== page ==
• This was one of two Sinatra songs - the other being "That's Life" - prominently featured in the '80s comedy License to Drive. Les (Corey Haim) takes his crush (Heather Graham) out for a wild night in his grandpa's Cadillac, which has a Sinatra cassette stuck in the tape player. This song plays as the two dance on the hood of the car.
  • This topped the charts 18 weeks after Frank's daughter Nancy had a #1 hit with "These Boots Are Made For Walkin'." Not long after, the pair would make history with "Somethin' Stupid" as the first father-daughter duo to have a #1 single (Ozzy and Kelly Osbourne would hit this mark in the UK with "Changes" in 2003).
  • Sinatra knocked The Beatles down a peg when this song hit #1 in the US and pushed "Paperback Writer" to #2. After one week, the group reclaimed their spot at the top. A month earlier, "Strangers in the Night" dominated the UK chart for three weeks before The Beatles' song took over.
  • This was released through Sinatra's Reprise Records, the label he founded in 1960. The song was the third #1 hit from the company, following Dean Martin's "Everybody Loves Somebody" and Nancy Sinatra's "These Boots Are Made for Walkin'."
  • Stan Cornyn, who would win Grammy Awards for Best Album Notes for September of My Years (1966) and Sinatra at the Sands (1967), wrote of Sinatra singing this song: "He leans into the front end of 'Strangers' and starts singing all the way to 'The End.' And there's no chop-choppy phrasing along the way. No dit-dit-dit. It comes out mmmmmmmmm all the way. If he runs our of gas on a phrase, which is a very rare bird for the man, then he runs out of gas two-and-a-half miles after anybody else would. He sings like he's got an extra tank of Texaco in his tummy."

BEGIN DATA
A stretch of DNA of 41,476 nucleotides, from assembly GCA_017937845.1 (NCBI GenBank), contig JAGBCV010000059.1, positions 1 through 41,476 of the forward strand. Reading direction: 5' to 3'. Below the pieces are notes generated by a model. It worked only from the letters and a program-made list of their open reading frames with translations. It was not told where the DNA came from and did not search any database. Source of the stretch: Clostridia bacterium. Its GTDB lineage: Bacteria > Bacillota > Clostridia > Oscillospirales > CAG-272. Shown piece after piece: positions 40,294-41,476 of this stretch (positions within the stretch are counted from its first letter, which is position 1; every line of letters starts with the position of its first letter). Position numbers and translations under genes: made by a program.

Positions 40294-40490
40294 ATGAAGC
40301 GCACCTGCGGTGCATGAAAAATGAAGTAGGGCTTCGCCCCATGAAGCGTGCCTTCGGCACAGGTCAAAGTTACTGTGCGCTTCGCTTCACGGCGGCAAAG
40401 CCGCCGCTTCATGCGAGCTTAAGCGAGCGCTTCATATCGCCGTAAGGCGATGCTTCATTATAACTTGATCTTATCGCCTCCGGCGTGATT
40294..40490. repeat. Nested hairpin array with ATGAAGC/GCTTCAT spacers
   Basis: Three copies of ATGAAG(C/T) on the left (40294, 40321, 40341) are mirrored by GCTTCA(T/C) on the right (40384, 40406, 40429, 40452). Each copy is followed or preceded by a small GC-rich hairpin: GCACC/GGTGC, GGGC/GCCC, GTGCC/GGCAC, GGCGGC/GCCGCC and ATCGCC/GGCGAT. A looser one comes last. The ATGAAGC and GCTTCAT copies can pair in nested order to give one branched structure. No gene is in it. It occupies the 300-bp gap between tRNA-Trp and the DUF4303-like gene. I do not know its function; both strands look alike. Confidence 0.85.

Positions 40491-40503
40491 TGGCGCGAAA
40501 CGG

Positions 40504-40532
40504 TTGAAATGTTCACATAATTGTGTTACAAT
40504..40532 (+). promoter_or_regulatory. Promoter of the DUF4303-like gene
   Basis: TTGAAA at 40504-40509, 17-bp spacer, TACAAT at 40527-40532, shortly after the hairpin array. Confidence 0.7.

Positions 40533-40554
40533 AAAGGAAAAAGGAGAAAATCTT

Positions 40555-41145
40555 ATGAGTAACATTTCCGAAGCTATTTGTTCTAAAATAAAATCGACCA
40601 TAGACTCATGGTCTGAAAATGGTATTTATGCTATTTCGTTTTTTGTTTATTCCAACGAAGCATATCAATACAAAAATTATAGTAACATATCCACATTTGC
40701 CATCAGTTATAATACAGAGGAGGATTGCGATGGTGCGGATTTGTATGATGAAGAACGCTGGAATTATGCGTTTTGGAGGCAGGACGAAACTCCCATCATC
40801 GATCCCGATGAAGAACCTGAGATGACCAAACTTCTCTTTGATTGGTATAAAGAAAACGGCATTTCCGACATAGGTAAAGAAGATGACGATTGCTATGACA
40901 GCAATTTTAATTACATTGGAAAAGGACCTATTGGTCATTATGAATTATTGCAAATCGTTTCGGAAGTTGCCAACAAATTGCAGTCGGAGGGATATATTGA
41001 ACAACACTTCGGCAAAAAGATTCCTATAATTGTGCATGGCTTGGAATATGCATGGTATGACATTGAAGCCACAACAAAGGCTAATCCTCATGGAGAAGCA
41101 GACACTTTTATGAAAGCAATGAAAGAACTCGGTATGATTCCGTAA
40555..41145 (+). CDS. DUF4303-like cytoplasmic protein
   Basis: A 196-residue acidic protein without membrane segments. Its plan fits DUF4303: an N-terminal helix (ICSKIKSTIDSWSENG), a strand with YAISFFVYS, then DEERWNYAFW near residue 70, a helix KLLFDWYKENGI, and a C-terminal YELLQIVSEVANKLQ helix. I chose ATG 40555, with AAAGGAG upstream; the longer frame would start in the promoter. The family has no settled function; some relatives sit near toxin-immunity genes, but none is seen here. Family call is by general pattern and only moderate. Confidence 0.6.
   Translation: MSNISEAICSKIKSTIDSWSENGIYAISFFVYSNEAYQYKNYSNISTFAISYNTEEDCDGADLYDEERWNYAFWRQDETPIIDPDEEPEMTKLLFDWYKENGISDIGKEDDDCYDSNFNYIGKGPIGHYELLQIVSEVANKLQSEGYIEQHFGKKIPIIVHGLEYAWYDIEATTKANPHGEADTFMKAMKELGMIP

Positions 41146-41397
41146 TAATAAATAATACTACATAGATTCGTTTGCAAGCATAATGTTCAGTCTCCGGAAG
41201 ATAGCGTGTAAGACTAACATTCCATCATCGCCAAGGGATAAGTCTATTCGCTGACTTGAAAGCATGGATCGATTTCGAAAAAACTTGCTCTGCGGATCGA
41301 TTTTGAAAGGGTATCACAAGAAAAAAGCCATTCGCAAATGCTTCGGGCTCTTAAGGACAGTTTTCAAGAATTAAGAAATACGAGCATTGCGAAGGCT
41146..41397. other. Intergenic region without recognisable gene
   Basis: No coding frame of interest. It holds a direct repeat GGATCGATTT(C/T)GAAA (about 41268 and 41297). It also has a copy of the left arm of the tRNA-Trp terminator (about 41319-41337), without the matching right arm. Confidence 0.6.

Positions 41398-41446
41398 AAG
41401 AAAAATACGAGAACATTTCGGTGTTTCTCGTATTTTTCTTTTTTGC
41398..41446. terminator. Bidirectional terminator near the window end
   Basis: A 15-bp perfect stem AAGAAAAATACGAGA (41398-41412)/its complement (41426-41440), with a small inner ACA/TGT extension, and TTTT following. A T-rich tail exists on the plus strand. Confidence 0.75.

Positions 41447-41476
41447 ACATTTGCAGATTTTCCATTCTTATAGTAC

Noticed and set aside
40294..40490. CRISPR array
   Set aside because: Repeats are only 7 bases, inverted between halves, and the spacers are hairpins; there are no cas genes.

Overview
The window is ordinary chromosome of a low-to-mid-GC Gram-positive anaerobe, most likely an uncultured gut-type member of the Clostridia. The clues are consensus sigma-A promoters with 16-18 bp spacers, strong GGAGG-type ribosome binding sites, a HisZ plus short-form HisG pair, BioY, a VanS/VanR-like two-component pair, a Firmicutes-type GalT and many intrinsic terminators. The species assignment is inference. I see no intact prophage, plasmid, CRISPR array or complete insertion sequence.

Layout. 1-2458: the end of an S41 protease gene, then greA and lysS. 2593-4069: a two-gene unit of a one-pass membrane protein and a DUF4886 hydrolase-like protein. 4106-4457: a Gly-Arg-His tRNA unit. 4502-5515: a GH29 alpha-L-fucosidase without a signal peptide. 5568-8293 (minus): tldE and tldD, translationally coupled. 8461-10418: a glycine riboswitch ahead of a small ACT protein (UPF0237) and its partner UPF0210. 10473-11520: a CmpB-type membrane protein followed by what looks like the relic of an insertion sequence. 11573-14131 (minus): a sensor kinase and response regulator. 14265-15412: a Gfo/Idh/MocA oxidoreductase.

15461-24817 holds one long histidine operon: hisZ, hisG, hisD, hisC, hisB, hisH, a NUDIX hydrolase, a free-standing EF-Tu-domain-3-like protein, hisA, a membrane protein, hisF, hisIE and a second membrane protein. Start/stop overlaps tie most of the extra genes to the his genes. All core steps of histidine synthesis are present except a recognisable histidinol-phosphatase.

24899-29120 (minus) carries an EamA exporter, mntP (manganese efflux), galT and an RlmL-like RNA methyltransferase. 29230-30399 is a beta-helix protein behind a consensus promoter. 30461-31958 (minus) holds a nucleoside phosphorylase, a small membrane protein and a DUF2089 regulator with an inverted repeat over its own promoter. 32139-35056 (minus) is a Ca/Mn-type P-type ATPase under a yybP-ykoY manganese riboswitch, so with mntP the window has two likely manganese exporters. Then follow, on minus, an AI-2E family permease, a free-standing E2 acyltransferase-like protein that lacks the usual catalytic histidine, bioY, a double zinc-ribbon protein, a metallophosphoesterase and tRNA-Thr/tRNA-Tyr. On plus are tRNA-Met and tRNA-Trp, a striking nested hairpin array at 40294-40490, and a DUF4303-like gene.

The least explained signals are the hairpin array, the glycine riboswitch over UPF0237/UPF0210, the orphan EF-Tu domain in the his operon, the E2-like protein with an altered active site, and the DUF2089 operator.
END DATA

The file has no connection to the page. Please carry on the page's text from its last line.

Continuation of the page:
• Charles Pignone, Senior Vice President of Frank Sinatra Enterprises, talked about Sinatra's aversion to the song in a Songfacts interview: "Yes, he said it many times, he was not a fan of the song, but this is that innate ability of Frank of knowing what the audience wanted. He would do that again in concert, it would come in and out of his repertoire and a lot of times he would joke with the lyrics. He would say, 'I hate this song, I detest this song,' but he would do it because the people wanted to hear it."
  • Pignone explained that record producer Jimmy Bowen was the mastermind behind getting this song off the ground and on the airwaves before anyone else could: "They did the recording session, and then Jimmy actually pressed some acetates and sent them out to disc jockeys. He actually paid people or paid stewardesses in certain cities to take these acetates on a plane then drop them off at a city to disc jockeys because he was aware that Jack Jones had recorded the song, and it was going to come out in a specific time, and he wanted Frank to get airplay on it."
  • Although Ernie Freeman arranged the title track for Strangers in the Night, the rest of the album was arranged by Nelson Riddle.
  • In the mid-'90s, a Budweiser ad campaign featured a beer-stealing penguin who would sing the "dooby-dooby-doo" refrain before nabbing a pack of Bud Ice.

Comments: 10

  • Bernard from LavalThis song is one of the most wonderful romantic ballads ever written. Sinatra not liking it to that degree is unthinkable and so bizarre it's surreal. I imagine he didn't like Something Stupid either, which was one of the most wonderful songs ever, too. I don't think he liked any of his songs. Like Janetlee said he had a major attitude problem but a character problem, too. He was not a likeable person, Nichelle Nichols knew him and said as much, and he had friends in the Mafia.